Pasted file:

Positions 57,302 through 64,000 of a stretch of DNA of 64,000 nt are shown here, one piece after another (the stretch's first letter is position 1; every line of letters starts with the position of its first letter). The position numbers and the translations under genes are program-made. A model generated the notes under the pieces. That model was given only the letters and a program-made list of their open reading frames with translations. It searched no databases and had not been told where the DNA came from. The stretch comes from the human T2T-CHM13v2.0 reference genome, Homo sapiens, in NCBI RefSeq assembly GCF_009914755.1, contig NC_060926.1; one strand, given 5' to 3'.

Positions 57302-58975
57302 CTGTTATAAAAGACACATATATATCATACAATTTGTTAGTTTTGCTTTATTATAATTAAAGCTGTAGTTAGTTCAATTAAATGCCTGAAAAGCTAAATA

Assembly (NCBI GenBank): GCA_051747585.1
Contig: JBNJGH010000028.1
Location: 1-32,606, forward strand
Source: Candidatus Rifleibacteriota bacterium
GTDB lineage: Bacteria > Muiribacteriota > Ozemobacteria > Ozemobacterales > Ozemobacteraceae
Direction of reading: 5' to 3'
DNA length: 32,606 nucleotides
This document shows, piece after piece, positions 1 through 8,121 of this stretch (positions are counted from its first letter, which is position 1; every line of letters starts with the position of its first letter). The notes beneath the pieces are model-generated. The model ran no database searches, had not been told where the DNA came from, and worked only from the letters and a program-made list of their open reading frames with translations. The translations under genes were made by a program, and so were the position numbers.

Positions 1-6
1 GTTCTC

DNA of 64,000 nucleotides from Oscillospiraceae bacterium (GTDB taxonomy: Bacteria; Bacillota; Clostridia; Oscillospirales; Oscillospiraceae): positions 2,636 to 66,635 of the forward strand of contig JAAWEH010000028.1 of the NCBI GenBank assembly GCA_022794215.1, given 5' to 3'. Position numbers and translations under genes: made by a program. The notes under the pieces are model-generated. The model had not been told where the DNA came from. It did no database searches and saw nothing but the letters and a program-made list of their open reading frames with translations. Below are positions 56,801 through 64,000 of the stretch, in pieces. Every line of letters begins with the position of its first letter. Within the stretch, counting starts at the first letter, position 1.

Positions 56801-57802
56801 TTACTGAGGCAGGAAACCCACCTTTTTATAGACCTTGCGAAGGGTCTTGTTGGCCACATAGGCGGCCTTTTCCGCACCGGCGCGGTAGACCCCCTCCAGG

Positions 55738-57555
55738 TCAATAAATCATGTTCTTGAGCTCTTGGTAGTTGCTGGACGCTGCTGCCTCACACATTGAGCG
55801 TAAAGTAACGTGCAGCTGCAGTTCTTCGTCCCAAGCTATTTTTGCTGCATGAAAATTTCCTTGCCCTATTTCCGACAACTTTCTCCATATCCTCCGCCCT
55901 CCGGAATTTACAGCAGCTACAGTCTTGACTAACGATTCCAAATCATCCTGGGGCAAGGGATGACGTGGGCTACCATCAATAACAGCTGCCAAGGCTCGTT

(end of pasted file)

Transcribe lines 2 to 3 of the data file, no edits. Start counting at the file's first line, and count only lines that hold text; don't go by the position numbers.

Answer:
Positions 57302-58975
57302 CTGTTATAAAAGACACATATATATCATACAATTTGTTAGTTTTGCTTTATTATAATTAAAGCTGTAGTTAGTTCAATTAAATGCCTGAAAAGCTAAATA